Thus, the present study is a trial to establish the clinical utility of microalbuminuria in diseases other than diabetes such as nephrotic syndrome, IgA nephropathy, kidney donors and so on. Further extensive and specific study will be required to establish the clinical utility of microalbuminuria.

Fig. 1.
Microalbuminuria in control and nephrotic syndrome.
kjim-3-2-117-4f1.gif
Fig. 2.
Microalbuminuria in isolated hematuria.
kjim-3-2-117-4f2.gif
Fig. 3.
Microalbuminuria in isolated hematuria as related to the number of red blood cells (RBC) in Urine.
kjim-3-2-117-4f3.gif
Fig. 4.
Microalbuminuria in renal transplant donors.
kjim-3-2-117-4f4.gif
Table 1.
Urinary Microalbuminuria in Controls, Nephrotic Syndrome with Complete Remission, Isolated Microscopic Hematuria and Renal Transplantation Donors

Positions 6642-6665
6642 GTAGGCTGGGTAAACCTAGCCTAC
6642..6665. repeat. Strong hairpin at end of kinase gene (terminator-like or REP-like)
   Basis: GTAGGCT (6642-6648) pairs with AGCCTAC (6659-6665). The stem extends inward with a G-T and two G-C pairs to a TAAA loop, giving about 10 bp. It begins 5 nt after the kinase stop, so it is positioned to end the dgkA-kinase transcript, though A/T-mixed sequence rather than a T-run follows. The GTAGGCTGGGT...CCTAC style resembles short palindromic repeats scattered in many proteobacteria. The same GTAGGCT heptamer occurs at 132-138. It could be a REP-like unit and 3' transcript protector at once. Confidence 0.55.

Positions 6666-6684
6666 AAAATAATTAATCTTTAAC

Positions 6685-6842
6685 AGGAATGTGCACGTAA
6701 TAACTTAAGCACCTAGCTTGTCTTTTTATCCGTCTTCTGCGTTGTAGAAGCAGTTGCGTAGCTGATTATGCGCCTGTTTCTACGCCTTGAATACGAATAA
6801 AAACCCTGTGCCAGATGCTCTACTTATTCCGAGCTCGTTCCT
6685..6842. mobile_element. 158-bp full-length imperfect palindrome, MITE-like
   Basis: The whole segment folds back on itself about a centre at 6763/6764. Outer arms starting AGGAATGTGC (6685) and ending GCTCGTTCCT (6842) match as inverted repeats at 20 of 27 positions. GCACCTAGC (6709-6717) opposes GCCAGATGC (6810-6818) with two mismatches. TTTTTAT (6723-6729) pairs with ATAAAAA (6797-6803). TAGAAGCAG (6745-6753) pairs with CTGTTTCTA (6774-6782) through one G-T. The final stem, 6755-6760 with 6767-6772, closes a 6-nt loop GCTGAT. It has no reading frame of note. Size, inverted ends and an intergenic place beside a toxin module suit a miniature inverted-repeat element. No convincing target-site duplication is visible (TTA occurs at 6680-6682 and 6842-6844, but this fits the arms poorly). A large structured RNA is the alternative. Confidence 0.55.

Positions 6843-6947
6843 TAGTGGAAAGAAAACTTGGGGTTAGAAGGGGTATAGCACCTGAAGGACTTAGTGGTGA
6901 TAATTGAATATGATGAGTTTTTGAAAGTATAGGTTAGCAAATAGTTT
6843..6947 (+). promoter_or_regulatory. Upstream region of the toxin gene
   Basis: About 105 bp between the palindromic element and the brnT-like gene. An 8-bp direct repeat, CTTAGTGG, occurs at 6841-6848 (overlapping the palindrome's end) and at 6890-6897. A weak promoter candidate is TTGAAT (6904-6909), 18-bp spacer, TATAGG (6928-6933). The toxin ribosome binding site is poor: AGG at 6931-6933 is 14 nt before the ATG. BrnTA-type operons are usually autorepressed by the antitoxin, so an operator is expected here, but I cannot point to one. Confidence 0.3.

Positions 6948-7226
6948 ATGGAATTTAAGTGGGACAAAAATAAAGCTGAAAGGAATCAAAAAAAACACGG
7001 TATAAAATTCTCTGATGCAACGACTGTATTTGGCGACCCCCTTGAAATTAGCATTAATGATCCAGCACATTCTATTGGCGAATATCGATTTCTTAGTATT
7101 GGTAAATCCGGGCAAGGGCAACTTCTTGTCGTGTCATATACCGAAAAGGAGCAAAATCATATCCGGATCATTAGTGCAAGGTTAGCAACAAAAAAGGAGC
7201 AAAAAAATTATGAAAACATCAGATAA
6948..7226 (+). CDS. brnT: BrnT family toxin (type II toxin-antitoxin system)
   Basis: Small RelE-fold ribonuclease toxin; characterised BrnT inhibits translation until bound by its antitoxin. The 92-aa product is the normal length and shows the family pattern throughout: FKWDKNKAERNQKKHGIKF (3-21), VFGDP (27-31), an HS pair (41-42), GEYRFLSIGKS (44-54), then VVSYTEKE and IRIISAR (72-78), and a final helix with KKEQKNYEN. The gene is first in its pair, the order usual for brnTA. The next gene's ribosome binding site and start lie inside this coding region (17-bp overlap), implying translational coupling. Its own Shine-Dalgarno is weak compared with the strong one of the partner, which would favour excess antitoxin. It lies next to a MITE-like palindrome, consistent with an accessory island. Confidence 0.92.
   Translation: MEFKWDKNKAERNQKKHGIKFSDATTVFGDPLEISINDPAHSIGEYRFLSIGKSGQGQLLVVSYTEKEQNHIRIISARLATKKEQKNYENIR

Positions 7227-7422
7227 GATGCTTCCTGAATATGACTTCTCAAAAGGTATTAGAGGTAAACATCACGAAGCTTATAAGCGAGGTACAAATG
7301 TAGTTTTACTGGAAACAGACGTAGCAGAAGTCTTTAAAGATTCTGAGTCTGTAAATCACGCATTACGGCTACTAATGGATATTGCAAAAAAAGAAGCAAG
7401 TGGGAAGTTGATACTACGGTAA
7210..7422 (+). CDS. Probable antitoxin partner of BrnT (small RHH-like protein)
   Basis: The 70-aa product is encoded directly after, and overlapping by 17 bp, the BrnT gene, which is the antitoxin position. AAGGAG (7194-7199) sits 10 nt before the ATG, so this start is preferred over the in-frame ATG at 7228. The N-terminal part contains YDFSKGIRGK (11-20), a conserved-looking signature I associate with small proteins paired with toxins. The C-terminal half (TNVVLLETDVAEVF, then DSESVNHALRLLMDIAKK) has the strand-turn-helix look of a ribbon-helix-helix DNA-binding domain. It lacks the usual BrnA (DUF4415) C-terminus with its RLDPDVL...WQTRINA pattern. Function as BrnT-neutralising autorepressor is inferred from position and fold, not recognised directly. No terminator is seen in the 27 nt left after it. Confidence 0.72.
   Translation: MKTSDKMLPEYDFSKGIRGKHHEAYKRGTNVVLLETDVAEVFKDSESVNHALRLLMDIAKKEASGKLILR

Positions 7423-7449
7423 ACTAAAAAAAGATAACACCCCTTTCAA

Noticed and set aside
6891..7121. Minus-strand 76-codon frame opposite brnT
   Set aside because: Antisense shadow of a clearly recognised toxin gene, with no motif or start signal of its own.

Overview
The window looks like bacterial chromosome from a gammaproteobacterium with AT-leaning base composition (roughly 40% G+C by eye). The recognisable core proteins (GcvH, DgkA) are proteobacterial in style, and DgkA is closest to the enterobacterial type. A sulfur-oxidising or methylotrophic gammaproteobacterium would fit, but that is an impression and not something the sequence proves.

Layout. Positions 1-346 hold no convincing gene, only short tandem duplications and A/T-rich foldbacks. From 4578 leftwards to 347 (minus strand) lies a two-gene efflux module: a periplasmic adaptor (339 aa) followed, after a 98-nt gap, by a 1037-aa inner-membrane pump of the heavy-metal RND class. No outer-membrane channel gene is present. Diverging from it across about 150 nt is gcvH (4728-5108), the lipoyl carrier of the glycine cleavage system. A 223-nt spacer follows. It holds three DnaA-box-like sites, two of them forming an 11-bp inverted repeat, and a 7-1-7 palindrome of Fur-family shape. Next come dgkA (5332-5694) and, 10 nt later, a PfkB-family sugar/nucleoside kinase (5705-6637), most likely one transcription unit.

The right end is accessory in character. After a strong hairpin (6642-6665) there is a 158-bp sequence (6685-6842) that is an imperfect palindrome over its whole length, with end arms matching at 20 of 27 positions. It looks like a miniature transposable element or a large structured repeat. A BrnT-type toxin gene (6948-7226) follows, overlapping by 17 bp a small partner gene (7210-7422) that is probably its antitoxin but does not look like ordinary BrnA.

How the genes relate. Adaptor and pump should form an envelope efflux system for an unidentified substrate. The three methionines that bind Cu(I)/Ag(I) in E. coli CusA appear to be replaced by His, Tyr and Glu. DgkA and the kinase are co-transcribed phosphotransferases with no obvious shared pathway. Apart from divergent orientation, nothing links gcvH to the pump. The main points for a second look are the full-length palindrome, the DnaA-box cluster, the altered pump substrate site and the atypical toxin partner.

Subjects No. of cases Range Microalbuminuria (μg/min) Values
Control 18 0–10.86 3.90 ± 3.67
Nephrotic syndrome 18 1.67–32.5 9.25 ± 9.1*
  Minimal 7 5.92 ± 5.35
  Membranous 5 10.9 ± 12.11
  Others 6 11.73 ± 1.26
Isolated hematuria 10 2.37–10.32 18.57 ± 27.29
Transplant donor
  Pre op 5 3.05–22.83 8.83 ± 7.37
  Post op 1 week 5 6.72–32.5 14.75 ± 10.20**
  Post op over 6 mo 5 2.23–30.67 8.66 + 10.23

Value: Mean ± S.D.

*: p<0.05, compared to control

**: Compared to pre-op values, not significant (p>0.05)

Table 2.
Relationship Between Recurrence rate and Microalbuminuria in Nephrotic Syndrome
Recurrence No. of cases Microalbuminuria (μg/min)
0 7 9.26 ± 10.96
1–2 7 8.36 ± 7.9
>3 4 10.79 ± 10.0

REFERENCES

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12. Coppe R, Cerutti F, Amore A, Guidoni C, Saitta M, Nicola P. An enzyme immunoassay to detect microalbuminuria in diabetic patients. Diabetes care 8:525. 1985.